The opinion of the court was delivered by: Poritz, C.j.
On appeal from the Superior Court, Appellate Division, whose opinion is reported at 284 N.J. Super. 221 (1995).
In this appeal, plaintiffs have asked the Court to recognize a new cause of action premised upon a breach of the Rules of Professional Conduct ("RPCs" or "Rules") adopted by the Court for the governance of the legal profession. More specifically, plaintiffs urge us to permit this new claim to be brought against attorneys who represent an adversary of the claimant. A majority of the Appellate Division declined to sanction lawsuits "based solely on an allegation that the conduct of the defendants violated the Rules of Professional Conduct." 284 N.J. Super. 221, 223 (1995) (Baxt II). The Dissenting member would permit civil liability upon a violation of the Rules resulting in foreseeable injury to a third party. Id. at 224 (Dreier, P.J.A.D., dissenting). The issue is before the Court as of right pursuant to Rule 2:2-1(a)(2). See Manalapan Realty v. Township Committee, 140 N.J. 366, 377 (1995). We agree with the majority of the panel below and affirm with modifications not relevant to this issue.
This case arose as a dispute over the propriety of litigation tactics used by defendants Gerald Liloia and Anthony Sylvester in an underlying foreclosure suit. Plaintiff Sherwood Baxt was a partner with Paul Hartman and Paul Baxt ("the debtors") in The Grove Mercantile Center ("Grove"). Both Sherwood Baxt and plaintiff Saida Baxt were defendants in the foreclosure suit brought by the Summit Trust Company ("Summit") alleging Grove's default on a construction loan from Summit to Grove. Defendants Liloia and Sylvester are attorneys who represented Summit in the foreclosure litigation.
Grove obtained construction financing for a commercial real estate project in Jersey City from Summit in October 1988 by way of two mortgage loans, one for $3.8 million and the other for $300,000. The original documents provided for periodic advances to Grove and for repayment of the entire debt on November 1, 1989. The debtors were also accorded the right to a six-month extension upon payment of $20,500. Before November 1989, the debtors realized they needed an extension of the construction loan beyond six months and sought an additional year from the bank, which Summit granted.
The debtors did not repay the loan at the end of the one-year extension period and Summit instituted foreclosure proceedings in March 1991. At issue in the foreclosure litigation was whether the extension was granted subject to a mortgage modification agreement containing a release of any lender-liability counterclaim Grove may have had against Summit. Although the debtors later questioned whether the modification agreement had been executed, it was undisputed that Grove had paid two separate fees, each in the amount of $20,500 as required by the modification agreement, and that subsequently Summit advanced sums in excess of $1,400,000 to Grove.
In discovery Summit produced its credit file to Grove. The file contained a copy of the modification agreement signed only by a bank officer, Jennifer Calenda. However, when Summit's attorneys examined Grove's files, they found and copied an agreement signed by both Calenda and by Grove partner Paul Hartman. Summit later moved for summary judgment based in large part on the release provision of the modification agreement. The summary judgment motion and ensuing events constitute the gravamen of this action against Summit's attorneys, defendants Liloia and Sylvester. Defendants attached a copy of the modification agreement executed by Jennifer Calenda and Paul Hartman to the summary judgment motion. No reference was made to the source of the document. In response to the motion, the debtors contested the validity and enforceability of the release; however, they neither denied Hartman's execution of the agreement nor the fact of delivery of his executed copy to the bank, although Hartman had previously informed his attorney that he did not remember executing or returning the agreement to Summit.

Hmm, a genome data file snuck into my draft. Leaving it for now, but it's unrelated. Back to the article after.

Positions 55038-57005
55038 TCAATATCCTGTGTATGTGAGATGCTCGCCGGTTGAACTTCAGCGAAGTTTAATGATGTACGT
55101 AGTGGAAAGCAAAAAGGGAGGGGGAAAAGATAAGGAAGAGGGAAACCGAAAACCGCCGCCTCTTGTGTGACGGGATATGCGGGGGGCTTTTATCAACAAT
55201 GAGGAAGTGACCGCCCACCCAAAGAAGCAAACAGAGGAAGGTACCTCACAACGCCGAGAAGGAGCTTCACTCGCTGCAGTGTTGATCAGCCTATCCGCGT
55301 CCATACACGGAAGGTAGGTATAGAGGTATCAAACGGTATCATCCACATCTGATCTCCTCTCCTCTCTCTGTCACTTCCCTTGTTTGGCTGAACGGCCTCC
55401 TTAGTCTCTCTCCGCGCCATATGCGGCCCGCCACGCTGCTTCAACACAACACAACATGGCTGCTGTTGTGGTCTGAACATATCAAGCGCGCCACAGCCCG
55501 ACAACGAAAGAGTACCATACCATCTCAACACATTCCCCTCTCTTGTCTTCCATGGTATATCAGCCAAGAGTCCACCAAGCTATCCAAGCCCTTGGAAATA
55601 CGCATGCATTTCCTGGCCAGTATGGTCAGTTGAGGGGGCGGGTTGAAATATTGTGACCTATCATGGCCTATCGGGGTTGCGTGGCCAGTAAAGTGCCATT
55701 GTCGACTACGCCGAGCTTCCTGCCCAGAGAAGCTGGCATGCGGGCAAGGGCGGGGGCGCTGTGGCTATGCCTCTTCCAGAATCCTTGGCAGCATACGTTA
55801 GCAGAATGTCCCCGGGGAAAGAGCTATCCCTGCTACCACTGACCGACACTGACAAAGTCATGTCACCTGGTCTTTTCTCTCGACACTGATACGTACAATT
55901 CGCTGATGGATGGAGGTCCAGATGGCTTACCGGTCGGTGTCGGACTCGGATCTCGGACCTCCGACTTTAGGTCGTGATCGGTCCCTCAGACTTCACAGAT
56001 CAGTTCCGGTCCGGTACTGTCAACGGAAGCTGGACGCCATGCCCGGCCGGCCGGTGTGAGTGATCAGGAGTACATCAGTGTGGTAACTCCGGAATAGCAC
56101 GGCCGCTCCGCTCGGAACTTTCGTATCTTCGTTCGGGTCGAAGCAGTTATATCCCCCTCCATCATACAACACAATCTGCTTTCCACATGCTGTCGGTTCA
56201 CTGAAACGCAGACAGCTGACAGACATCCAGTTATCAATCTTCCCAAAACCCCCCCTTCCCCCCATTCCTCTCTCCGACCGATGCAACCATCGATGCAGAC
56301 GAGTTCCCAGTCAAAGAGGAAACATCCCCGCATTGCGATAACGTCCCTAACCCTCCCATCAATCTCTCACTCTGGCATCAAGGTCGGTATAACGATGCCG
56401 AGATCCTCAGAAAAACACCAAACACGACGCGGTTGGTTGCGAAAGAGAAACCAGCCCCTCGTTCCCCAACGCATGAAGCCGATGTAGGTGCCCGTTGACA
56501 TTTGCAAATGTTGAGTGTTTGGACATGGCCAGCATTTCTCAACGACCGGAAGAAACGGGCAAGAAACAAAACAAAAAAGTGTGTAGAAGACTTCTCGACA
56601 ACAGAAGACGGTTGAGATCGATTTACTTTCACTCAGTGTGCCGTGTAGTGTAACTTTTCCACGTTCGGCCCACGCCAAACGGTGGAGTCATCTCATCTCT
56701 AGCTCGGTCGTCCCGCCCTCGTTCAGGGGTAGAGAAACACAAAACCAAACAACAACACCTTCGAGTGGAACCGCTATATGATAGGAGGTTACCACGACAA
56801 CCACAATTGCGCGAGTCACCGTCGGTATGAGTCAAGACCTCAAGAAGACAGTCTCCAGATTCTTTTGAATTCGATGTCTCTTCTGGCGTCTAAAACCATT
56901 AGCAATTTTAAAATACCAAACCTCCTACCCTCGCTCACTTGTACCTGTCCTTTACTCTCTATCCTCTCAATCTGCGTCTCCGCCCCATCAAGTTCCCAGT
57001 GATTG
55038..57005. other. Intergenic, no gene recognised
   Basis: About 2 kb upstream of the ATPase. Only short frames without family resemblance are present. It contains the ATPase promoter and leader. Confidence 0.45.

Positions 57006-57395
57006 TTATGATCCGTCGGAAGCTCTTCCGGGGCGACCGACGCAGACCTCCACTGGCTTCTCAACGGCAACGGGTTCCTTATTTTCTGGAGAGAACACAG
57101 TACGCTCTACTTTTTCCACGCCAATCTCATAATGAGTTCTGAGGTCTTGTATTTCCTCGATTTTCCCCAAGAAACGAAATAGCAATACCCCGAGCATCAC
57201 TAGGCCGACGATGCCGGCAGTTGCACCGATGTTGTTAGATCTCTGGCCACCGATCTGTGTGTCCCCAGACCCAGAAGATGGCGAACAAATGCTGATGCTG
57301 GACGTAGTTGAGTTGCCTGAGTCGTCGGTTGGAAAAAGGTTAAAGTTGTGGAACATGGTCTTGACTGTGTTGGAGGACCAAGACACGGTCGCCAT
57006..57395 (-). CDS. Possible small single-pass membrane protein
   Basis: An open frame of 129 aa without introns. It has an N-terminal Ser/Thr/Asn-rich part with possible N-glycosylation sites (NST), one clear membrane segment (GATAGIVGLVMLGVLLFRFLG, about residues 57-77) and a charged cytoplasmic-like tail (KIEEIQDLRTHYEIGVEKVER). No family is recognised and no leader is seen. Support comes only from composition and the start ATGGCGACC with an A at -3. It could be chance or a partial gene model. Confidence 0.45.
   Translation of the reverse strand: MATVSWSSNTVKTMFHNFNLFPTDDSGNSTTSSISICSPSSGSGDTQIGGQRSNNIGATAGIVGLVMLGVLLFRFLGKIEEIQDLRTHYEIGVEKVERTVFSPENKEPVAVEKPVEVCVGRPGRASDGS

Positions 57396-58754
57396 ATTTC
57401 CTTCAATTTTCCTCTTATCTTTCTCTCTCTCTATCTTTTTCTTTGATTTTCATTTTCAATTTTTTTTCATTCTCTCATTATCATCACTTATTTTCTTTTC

Grove subsequently made a cross-motion for a determination of no deficiency liability and to compel the depositions of bank officers that the debtors had been seeking for some months. Prior to her first scheduled deposition, Grove's attorney requested access to the bank's credit file. The defendants instructed Summit officers to place the copy of the modification agreement signed by both Hartman and Calenda in the bank's files. Subsequently, in her December 4, 1991 deposition, bank officer Calenda said that Hartman had faxed a signed copy of the modification agreement to the bank and that additional monies would not have been disbursed to Grove had Summit not received the signed agreement. During Calenda's December 4 deposition and later at a December 7, 1991 deposition of a former Summit officer, the debtors' attorney asked for both the originals and faxed copies of the mortgage and note modification agreement in the bank's files. None were provided. The debtors' attorney reviewed her client's files before resuming Calenda's deposition on December 27, 1991 and realized that the modification agreement submitted with Summit's motion for summary judgment had come from the Grove files. At the deposition, the attorney asked Calenda "where [the agreement] came from" and defendant Liloia stated for the first time that the source of the document was the debtor's files.